The head of the Innovation Hub at the Bank for International Settlements has said that wholesale central bank digital currencies (CBDCs) will most likely be powered by blockchain.
Speaking at the OECD Global Blockchain Policy Forum, Benoît Cœuré said “when it comes to wholesale CBDCs it’s very likely that blockchains will be involved.”
According to Cœuré, central banks currently have a choice between blockchain, or token based CBDCs, and account-based currencies. However, he noted that most banks that would be the targets of a wholesale CBDC already hold central bank accounts. Further, he suggests the utility of tokens mean that is the preferred option for wholesale.
Cœuré said that as more financial market infrastructure become reliant on blockchain, the impetus to deploy wholesale CBDCs would become more pressing. Tokenization of CBDCs makes settlements far quicker, easier and cost-effective, with a number of central banks around the world already exploring this option.
Without a central bank-backed digital currency, the alternative is to integrate blockchain with existing payments infrastructure, though that route provides its own challenges, and may not be robust enough for longer-term application.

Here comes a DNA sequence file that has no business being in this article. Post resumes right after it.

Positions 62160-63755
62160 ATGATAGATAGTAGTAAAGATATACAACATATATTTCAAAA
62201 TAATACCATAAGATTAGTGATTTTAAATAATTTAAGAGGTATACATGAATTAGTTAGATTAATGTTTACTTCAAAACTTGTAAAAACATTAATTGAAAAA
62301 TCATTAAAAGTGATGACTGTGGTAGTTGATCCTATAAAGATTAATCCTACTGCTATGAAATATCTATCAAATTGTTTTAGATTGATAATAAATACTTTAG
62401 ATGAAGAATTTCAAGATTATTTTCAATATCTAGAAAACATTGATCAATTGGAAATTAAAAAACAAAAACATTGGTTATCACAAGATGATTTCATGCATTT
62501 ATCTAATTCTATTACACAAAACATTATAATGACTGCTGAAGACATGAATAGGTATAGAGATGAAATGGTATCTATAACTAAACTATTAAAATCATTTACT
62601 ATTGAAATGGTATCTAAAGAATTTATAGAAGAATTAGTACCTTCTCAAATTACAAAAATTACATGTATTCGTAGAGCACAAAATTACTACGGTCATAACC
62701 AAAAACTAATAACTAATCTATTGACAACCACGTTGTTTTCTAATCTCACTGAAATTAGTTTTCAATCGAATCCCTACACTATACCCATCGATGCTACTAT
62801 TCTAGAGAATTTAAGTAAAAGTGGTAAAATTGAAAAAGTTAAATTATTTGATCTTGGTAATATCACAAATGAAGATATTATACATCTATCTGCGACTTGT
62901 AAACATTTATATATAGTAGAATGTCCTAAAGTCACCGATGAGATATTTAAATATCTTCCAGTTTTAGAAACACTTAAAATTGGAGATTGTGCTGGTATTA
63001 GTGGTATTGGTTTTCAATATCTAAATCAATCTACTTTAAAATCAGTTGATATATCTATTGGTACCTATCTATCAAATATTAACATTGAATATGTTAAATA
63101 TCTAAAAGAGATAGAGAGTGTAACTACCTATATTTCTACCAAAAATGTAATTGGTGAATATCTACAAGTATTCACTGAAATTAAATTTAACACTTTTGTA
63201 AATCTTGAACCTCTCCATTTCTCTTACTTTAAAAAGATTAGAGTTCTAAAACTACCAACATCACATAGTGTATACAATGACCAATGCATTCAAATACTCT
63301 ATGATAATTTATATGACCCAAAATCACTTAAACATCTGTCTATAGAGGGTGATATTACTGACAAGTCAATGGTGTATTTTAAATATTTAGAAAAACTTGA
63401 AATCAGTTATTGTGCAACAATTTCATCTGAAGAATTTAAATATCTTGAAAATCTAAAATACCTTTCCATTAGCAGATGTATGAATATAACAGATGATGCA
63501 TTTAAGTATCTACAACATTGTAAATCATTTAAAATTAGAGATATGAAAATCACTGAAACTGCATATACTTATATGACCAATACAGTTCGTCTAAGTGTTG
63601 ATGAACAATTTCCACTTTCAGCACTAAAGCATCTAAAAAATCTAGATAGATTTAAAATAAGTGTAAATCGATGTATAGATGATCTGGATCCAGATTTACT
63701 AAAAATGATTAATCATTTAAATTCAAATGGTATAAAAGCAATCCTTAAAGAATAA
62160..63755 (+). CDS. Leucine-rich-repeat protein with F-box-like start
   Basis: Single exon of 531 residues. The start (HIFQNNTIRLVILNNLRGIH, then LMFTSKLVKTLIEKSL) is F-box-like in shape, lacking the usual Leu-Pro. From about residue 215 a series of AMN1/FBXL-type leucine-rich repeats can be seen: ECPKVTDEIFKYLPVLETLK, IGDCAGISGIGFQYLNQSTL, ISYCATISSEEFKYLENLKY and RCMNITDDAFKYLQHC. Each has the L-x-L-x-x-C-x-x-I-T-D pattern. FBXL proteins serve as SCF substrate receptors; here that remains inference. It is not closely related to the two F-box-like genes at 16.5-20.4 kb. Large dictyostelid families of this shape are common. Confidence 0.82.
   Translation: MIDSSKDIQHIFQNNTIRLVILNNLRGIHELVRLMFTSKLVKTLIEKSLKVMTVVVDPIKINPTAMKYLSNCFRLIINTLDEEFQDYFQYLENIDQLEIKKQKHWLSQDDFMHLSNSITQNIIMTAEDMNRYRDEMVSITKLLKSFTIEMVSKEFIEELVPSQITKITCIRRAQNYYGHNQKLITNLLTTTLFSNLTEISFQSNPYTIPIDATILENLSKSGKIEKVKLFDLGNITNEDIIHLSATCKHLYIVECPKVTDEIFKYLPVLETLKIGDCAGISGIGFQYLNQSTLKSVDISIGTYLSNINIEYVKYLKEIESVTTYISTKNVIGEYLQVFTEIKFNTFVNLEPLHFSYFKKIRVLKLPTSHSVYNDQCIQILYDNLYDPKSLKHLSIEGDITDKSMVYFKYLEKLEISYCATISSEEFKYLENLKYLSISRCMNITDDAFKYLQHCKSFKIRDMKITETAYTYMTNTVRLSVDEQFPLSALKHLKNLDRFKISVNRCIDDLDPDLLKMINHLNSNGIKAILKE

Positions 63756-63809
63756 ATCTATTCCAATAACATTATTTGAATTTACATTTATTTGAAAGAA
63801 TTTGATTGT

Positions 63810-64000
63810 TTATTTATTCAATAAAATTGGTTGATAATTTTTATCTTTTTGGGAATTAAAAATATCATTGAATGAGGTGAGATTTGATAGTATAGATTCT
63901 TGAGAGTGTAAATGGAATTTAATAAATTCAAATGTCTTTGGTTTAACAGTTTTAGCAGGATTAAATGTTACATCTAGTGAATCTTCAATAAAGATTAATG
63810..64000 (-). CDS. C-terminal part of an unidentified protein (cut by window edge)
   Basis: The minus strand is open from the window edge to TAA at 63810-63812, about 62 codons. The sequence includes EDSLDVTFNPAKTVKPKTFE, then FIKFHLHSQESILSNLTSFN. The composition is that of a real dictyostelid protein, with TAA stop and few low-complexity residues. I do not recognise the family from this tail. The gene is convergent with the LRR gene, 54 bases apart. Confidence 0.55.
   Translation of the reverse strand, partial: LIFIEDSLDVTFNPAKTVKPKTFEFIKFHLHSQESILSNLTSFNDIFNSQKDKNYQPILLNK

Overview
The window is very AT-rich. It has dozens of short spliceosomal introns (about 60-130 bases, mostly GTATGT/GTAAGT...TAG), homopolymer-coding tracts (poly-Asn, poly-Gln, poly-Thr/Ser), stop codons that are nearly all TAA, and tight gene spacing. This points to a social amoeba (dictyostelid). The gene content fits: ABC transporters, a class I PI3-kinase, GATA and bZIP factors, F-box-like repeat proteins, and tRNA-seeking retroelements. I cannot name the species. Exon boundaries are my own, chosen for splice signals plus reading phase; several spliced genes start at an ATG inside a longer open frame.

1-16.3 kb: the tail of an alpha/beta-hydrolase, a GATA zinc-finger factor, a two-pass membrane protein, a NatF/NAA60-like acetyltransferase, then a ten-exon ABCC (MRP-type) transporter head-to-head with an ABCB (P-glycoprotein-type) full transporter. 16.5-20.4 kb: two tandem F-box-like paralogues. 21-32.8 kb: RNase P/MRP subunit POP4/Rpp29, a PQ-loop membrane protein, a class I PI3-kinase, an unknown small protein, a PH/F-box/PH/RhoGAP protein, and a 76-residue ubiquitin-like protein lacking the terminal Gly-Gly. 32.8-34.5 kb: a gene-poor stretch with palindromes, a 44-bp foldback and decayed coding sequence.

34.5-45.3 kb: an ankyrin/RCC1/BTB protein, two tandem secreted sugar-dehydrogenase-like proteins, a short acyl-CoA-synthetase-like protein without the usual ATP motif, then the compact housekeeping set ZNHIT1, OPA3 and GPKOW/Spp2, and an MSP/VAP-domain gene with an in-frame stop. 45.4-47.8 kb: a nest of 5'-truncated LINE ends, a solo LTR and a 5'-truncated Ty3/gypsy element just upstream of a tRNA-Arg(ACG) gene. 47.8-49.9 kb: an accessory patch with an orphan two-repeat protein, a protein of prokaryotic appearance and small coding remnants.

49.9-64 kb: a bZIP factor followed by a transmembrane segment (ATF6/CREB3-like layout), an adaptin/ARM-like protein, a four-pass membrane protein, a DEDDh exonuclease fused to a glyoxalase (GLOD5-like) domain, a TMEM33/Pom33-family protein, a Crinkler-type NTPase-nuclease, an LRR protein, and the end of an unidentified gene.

The comments from Benoît Cœuré distinguish between wholesale CBDCs and retail CBDCs, with the former presenting its own challenges. Fragmentation between account money and tokenized money is one of the main issues to be overcome, which could pose foreseeable difficulties for implementing monetary policy.
Blockchain systems could provide a solution to the problem via distributed ledger technology, and solves several of the practical problems posed by wholesale CBDCs.
Cœuré said that in general terms, central bank money remained an important public good, encouraging innovation through supporting private sector activity.
“We should let the private sector innovate. And for that, we need diversity and we need an ecosystem. But we want central bank money to be at the heart of that.”